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I've got a MySQL database table with an ISO-8859-1 encoded text field containing user names. When I export that to a text file using PHP I get a normal text file saved on the client computer. When I open it in Word or Excel on a Windows system, it looks good. When I open it on Mac using Word or Excel, the high-ascii characters are wrong.

I know this is due to the Mac using MacRoman and Windows using ISO-8859-1. My question is how can I write a text file that will open up on both platforms and look good on both?

Is there some XML varian that I can wrap around the text that will clue Word into the fact that it's ISO-8859-1 encoded? What magic dust can I sprinkle on a TXT file to clue the os into the fact that it's using another encoding scheme?

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...I get a normal text file saved on the client computer

You actually get a text in a specific encoding. Let's assume it's ISO-8859-1.

I know this is due to the Mac using MacRoman and Windows using ISO-8859-1. My question is how can I write a text file that will open up on both platforms and look good on both?

The software that opens a text document must know the charset encoding. Sometimes, it can guess it using some heuristics, sometimes it will not try to guess (and use its own default), sometimes you can make him ask you what encoding to use. See here.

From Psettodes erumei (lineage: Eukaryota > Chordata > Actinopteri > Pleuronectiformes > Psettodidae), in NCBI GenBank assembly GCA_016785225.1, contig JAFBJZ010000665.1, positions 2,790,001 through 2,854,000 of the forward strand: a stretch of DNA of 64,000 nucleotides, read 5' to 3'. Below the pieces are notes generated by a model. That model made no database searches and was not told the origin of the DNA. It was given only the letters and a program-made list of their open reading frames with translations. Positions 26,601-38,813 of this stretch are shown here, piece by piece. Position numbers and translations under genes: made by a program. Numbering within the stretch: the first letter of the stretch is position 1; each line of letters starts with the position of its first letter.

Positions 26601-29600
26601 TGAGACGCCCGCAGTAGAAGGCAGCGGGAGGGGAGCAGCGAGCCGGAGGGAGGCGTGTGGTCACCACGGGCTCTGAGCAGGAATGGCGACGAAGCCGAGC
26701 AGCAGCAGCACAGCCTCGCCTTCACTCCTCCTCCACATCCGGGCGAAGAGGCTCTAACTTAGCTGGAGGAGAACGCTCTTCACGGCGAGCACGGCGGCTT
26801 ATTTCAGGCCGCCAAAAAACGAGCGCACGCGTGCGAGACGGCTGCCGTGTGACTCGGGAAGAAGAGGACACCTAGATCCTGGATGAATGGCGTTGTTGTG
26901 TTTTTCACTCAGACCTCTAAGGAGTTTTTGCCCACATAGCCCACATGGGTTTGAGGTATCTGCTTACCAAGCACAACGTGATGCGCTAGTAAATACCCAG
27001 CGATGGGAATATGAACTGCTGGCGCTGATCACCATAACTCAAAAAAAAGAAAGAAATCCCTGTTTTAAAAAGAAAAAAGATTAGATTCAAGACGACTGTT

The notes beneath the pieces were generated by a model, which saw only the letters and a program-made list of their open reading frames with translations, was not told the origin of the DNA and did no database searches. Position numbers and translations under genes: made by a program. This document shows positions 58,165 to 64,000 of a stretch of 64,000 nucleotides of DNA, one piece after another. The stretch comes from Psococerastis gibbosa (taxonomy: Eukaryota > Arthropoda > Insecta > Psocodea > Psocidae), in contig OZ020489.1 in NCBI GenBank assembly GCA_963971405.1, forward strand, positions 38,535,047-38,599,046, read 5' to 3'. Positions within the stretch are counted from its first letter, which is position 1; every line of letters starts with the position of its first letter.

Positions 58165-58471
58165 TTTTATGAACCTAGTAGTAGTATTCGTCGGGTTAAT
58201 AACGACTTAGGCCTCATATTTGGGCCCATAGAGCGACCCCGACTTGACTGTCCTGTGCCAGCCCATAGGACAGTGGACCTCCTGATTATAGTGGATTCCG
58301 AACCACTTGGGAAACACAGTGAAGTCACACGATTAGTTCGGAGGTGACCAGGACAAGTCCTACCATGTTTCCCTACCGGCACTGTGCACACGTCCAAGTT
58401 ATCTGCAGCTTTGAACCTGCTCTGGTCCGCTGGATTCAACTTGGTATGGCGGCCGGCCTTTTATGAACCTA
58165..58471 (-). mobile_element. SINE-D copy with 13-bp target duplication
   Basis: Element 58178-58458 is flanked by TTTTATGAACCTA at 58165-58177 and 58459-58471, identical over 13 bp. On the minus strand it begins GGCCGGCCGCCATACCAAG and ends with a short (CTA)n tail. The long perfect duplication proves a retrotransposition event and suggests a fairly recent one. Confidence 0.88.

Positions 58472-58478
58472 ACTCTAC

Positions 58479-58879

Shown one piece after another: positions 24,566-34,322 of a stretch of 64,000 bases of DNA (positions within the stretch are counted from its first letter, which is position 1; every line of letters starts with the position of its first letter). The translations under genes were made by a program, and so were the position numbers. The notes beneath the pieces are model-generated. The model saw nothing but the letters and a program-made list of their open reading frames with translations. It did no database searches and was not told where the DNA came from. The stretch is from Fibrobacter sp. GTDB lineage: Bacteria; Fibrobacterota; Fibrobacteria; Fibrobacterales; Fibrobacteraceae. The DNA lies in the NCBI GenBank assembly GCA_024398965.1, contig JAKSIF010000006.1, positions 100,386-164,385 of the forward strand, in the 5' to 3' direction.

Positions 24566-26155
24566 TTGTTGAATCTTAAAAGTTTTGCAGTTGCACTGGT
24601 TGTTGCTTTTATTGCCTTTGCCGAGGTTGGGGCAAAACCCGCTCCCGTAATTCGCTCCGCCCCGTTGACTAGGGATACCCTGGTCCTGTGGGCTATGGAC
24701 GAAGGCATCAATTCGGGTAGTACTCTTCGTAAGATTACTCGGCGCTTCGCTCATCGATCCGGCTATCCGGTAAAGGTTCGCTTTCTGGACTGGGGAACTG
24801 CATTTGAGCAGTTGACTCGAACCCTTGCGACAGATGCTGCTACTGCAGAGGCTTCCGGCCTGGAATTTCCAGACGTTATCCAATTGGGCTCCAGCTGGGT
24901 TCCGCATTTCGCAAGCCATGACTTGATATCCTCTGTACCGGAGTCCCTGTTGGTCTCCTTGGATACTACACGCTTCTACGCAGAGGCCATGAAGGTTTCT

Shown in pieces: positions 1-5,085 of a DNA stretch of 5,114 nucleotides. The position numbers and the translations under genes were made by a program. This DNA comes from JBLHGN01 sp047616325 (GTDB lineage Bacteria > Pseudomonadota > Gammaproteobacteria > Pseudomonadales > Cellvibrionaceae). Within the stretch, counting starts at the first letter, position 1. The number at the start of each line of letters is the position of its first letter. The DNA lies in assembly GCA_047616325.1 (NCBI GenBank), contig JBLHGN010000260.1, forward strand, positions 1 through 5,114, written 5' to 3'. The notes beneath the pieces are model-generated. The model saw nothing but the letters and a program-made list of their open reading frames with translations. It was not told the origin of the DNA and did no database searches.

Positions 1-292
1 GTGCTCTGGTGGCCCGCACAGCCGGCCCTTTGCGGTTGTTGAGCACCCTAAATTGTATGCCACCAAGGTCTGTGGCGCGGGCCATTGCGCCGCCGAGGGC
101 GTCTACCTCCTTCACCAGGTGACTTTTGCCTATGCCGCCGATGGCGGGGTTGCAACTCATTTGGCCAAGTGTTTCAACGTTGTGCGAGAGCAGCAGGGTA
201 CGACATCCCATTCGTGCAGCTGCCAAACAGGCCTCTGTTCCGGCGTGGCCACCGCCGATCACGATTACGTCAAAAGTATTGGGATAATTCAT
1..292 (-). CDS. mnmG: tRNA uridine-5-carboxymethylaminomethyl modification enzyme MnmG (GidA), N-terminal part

There is no general method that guarantees that every user will open it in the correct encoding, as long as we are speaking of pure text files. In some other formats (eg HTML) the encoding can be specified as part of the document itself.

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I guess I'm looking for some 'non-pure' text file format then. XML, MIME, ect. Some common format that Word/Excel on both platforms will read correctly. Something with information like the charset meta tag in HTML. –  Dan Berlyoung Apr 26 '10 at 19:44
    
I think that if you convert it to UTF-8 encoding, with BOM, most sofwtare will detect it right. If not, you can always wrap it in a html page with a charset specification and a PRE tag... It depends of your scenario (is it an automated process ? must it be read by 'internal' people ? does presentation matter, etc) –  leonbloy Apr 26 '10 at 19:49

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